PM Provides Update on Sugar Impasse
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- October 28, 2022
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The sugar industry is at a familiar but critical crossroad. The Belize Sugar Cane Farmers’ Association and BSI/ASR remain at loggerheads over the future of the industry. The association has asked for clarification from the miller over expenses that the farmers say have cut into their profits. They also went as far as saying that the calculation of the Net Stripped Value of sugar and molasses (NSV) needs to be replaced with a straight 60-40 split of the proceeds of sugar and its by-products. Today, Prime Minister, John Briceño was asked for his impressions of how things are going.
John Briceno, Prime Minister of Belize: “It is something that needs to be address. The sugar industry continues to be one of the most important industries in the country and specifically for the north. In Cabinet we have agreed that we will ask Minister Mai to meet with both BSI and to the BSCFA to be able to try to settle on the mediation process. Both parties have agreed. When we just first suggested the issue of the mediation process I think it was around August BSI was not fully convinced that they would need to go to mediation but now that we have just probably about a month that we want to try to address this matter so I’m hoping that calmer heads prevail and that both parties can sit with a mediator to try and settle the differences that they have. Once the mediation starts then it is now a matter of these two private groups to be able to come up nad try to find how they can find a settlement and we’re hoping that that settlement can be done hopefully within a month. I don’t know why they’re making an issue on that because I’ve been very clear and I have said it to them in many instances no company is going to give up $20 million dollars. Obviously you’re driving them to bankruptcy and I have been saying it over and over we need the millers as much as we need the farmers. We need the farmers as much as we need the millers. One can’t do without the other. The point is that this whole issue started when the association the BSCFA was questioning what was being charged as what you call to come to the next strip value and that charge was coming up to about $30 million dollars and they felt that BSI was not totally transparent to them when it comes to those charges and so they were asking for the right to audit and BSI was resisting. They are saying well here are my audited reports but your audited reports is one thing but when you see the documentary evidence to back up that report then you know what’s there and that’s what they wanted and BSI was resisting for some time. Now BSI has said okay I am prepared to give you the right to audit and BSCFA said well now we want now a totally different agreement as to the revenue sharing and that is fine if that’s what they want and we are encouraging. To me what is important is for them to sit around the table and to be able to discuss to find a way how to settle this. I am also a cane farmer so it is also in my interest to be able to have a settlement but also I’m also the Prime Minister of this country I have a greater responsibility not only as a cane farmer but as the leader of the country to ensure that we can have an agreement that is going to be fair to the farmers but also to the miller.”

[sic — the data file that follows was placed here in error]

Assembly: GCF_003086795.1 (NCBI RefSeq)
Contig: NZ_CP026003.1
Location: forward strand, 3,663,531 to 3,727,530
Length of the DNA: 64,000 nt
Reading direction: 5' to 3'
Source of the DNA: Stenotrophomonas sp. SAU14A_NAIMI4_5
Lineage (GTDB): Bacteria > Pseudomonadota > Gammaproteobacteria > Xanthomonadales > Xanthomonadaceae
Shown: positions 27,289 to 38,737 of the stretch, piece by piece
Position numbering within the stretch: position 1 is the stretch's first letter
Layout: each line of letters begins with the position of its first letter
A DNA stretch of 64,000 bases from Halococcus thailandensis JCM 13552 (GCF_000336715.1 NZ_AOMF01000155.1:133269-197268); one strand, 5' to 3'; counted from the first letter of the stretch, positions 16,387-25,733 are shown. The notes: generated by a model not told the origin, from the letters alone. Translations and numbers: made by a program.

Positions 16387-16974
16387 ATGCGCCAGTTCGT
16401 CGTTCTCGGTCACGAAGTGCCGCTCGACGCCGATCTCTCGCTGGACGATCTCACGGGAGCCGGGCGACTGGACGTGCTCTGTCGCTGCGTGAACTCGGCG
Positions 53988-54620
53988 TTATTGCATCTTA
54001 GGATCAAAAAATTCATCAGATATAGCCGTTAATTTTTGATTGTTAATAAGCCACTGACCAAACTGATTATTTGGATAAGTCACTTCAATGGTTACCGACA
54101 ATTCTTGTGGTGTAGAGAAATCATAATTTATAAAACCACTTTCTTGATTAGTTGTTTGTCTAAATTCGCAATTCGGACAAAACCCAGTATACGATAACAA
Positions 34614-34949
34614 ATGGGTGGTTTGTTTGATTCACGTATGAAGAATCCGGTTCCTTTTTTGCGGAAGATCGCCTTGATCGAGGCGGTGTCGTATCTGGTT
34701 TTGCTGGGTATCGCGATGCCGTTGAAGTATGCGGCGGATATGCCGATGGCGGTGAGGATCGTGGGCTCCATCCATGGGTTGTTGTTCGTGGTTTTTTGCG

While the BSCFA has expressed many concerns and general skepticism in the symbiotic relationship between the miller and the farmers, the Prime Minister, who himself is a cane farmer, told the media that cooler heads must prevail so that the impasse can come to an amicable end.
John Briceno, Prime Minister of Belize: “Should we try to attempt to do anything from both sides, if we do something that would favour BSI BSCFA will take us to court and say you don’t have that authority and if we do for the cane farmers BSI will take us to court to say we don’t have that authority. I think that both sides need to understand that they need to sit down and to have good faith negotiations to be able to find a settlement that is going to be in the interest of both parties. This can’t be one party wins all and the next party loses. Both parties have to give, both parties need to give so that it could turn into a win win for the farmers, for BSI and for the country.”
Reporter: How effective do you think that Minister Mai’s intervention will be given that Mr.Florencio Marin was tasked to do this as well and they still haven’t found a mediator ?
John Briceno, Prime Minister of Belize: “Well not necessarily. I don’t think that’s a fair characterization. Mr.Marin was brought on board to be able to try to keep the conversations going within the farmers and also BSI and he has had some success with that but because he has also been in contact not only with BSCFA that’s not the only cane farmer association we have three other cane farming associations and they also expressed – one of them wrote me a letter on Monday expressing grave concern because they have signed a contract. They have an agreement with BSI and their concern is that if we don’t start the crop they are also going to lose when they have already signed an agreement. So Mr.Marin his task was to be able to make sure that we could keep things calm, keep things going, keep things moving but in this instances what we did now is at the end of the day the minister responsible for the sugar industry is Abe Mai that has never changed and so now that we’re reaching at an impasse Cabinet has asked Minister Mai to sit with both of them and try to hammer out an agreement for mediation.”